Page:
This study addresses one of the central conflicts in the engagement between HIV and the immune response, namely, the balance between the opposing forces driving mutational escape and those driving sequence conservation: this may be decisive in influencing outcomes from HIV-1 infection. HLA-B*57 and HLA-B*5801 are associated with effective control of HIV-1 (21
), and a proposed mechanism to contribute to this instance of successful immune control (24
) is that B*57/5801-restricted CTL target a conserved epitope, TW10, from which escape comes only at a cost to viral replicative capacity. This study demonstrates an in vitro fitness cost resulting from the T242N mutation. Alternative escape options for the virus are limited, given that all alternative sites of TW10 escape are associated with linked mutations, suggesting required functional compensation. The mechanisms for these associations between TW10 escape mutations and their linked polymorphisms are presently unknown. However, these structural data indicate the critical role of Thr-242 in nucleating and stabilizing helix 6 in the capsid protein and highlight the interdependence of key residues within TW10, helix 6, and the CypA loop to explain the observed inflexibility of sequence changes in this region. As with other epitopes associated with successful HIV/SIV control (4
), the capsid protein is a promising target for effective CTL, perhaps because of selection pressure against single escape mutations arising in the absence of linked compensatory changes.
Recent studies from the SIV macaque model of HIV infection have demonstrated the similar phenomenon of pyrrhic escape, that is, viral escape from a particular CTL specificity followed by immune control (26
). However, it was noted from follow-up studies that escape mutation within a single capsid protein epitope, albeit occurring at a fitness cost, may not be sufficient to explain the subsequent immune control of immunodeficiency virus enjoyed by those macaques (22
). In other words, HLA-B*57 and -B*5801-restricted CTL responses in addition to that to TW10 may be required to explain the successful control of HIV observed in persons expressing these HLA alleles.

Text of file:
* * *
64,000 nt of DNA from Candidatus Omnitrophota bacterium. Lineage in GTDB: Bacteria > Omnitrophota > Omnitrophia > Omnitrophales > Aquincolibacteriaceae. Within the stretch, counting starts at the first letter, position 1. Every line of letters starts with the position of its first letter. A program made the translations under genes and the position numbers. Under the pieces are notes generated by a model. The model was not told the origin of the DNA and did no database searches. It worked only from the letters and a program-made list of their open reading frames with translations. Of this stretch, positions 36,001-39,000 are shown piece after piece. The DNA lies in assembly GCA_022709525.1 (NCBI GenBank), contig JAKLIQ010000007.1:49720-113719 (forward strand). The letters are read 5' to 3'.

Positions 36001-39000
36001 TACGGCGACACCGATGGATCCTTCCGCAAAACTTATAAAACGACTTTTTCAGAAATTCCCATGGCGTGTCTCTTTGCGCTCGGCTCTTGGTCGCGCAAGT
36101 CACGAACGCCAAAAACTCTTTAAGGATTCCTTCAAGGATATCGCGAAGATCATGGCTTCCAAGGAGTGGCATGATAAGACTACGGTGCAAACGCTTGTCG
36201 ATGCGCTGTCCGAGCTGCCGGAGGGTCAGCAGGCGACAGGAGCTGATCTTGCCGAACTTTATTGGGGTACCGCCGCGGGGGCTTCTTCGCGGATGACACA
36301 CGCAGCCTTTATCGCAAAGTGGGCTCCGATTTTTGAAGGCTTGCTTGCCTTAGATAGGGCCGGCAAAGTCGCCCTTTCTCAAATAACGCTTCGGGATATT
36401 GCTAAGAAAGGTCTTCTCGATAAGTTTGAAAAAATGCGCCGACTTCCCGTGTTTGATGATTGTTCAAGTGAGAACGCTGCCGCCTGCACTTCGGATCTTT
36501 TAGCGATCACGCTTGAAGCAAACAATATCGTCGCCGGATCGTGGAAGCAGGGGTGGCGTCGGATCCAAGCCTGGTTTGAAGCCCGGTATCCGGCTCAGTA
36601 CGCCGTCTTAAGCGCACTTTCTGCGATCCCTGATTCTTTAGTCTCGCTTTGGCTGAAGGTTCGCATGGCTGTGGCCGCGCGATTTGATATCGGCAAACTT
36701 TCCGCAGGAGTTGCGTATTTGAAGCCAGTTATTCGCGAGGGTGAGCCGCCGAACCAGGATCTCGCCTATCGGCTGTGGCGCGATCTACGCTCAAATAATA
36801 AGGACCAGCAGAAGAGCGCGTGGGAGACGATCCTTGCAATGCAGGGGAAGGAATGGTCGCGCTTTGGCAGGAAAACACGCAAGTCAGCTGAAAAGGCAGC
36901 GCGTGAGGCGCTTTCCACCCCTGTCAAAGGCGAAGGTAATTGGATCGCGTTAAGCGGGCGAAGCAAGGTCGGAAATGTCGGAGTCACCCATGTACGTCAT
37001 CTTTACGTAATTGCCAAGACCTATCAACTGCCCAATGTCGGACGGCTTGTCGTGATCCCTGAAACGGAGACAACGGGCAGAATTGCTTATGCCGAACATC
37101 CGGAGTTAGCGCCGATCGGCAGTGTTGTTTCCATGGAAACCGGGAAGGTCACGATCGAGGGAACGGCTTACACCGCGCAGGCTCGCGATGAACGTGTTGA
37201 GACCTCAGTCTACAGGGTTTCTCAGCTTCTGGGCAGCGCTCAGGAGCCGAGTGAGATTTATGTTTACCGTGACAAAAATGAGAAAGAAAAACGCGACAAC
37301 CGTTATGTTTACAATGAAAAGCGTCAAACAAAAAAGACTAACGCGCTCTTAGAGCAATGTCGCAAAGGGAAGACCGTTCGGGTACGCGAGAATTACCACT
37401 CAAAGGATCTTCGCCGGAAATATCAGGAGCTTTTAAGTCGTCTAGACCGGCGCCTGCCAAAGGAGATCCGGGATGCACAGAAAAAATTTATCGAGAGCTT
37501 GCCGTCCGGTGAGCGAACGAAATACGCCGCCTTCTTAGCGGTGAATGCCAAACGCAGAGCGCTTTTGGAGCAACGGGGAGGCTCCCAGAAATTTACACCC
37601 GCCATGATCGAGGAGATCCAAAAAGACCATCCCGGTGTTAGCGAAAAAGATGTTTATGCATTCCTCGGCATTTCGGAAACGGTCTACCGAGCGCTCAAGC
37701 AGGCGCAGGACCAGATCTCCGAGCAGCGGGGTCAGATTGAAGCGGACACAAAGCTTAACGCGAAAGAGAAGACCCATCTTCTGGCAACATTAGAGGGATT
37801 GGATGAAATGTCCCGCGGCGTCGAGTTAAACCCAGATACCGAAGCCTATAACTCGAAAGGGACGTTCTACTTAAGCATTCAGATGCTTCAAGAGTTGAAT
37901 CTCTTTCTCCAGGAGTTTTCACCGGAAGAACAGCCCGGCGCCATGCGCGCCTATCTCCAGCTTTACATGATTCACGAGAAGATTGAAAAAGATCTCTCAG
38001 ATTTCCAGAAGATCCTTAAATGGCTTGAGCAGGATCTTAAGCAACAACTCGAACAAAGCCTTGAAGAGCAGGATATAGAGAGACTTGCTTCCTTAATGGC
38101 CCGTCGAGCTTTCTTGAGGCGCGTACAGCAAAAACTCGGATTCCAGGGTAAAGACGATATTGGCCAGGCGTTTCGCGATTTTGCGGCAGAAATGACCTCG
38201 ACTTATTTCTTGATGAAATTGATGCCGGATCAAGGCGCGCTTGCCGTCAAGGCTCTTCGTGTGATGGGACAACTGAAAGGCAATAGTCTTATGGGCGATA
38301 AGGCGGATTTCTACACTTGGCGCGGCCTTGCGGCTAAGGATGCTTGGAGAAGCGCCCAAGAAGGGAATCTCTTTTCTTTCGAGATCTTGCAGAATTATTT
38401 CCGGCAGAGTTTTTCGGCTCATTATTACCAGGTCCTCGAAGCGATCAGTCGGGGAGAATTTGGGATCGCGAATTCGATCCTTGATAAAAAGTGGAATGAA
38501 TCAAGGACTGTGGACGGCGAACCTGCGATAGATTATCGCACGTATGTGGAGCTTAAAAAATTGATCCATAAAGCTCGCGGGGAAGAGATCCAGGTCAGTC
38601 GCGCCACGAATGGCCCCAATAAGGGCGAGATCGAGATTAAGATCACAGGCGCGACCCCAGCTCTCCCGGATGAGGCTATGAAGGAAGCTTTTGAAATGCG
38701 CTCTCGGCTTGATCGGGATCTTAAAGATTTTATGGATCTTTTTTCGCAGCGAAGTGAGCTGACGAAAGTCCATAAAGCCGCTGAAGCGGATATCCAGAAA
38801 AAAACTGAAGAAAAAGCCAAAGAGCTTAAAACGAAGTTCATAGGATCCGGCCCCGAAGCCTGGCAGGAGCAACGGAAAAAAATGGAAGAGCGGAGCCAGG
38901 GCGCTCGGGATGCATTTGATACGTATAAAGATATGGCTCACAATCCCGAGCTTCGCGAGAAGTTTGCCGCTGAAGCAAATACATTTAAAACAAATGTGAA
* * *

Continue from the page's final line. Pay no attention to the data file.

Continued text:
The putative compensatory mutations that are described in this study also warrant further discussion. The associations between particular Gag capsid protein polymorphisms and the TW10-related escape mutations identified suggest a biological interdependence between the linked mutations. However, it is not known how this interdependence operates. Although the data presented have emphasized a potential structural role for these reciprocal changes, the compensatory mutations may operate via a wholly different mechanism. For example, the H219X mutation observed almost exclusively in association with the T242N mutation in B*57/5801-positive subjects (Fig. ) (only 1 of 48 B*57/5801-positive subjects having the H219X mutation did not have the T242N mutation; P
= 2.5 × 10−6
) may be selected as a means by which viral replicative capacity is restored to its original level, but in a way that is independent of the structural impact of the T242N substitution. Our own preliminary data (not shown) indicate that the introduction of the substitution H219Q increases the replicative capacity of the virus carrying the T242N mutation in vitro. This would be consistent with a recent paper demonstrating that H219Q and H219P mutations increase viral replicative capacity independent of any change at T242 (15
). Similarly, under pressure from particular protease inhibitors, a necessary requirement for the replication competence of drug-resistant virus was the development of substitutions in Gag such as H219Q (16
Furthermore, these data emphasize the predictable nature of escape mutations, prompting the hypothesis that prior vaccination with both wild-type virus and the anticipated escape mutants would limit viral escape options even further than in natural infection. Primary responses in individual subjects can be generated both to wild-type TW10 and to the escape forms (10
). The absence of TW10 escape is associated with long-term control of HIV (27
), so simultaneously shutting down all viable escape options may prove a highly successful strategy against HIV-1, if it can be implemented. The use of structural data to aid in identification of the limits of the capacity of the virus to evade potent early CTL responses thus forms a valuable contribution to vaccine design.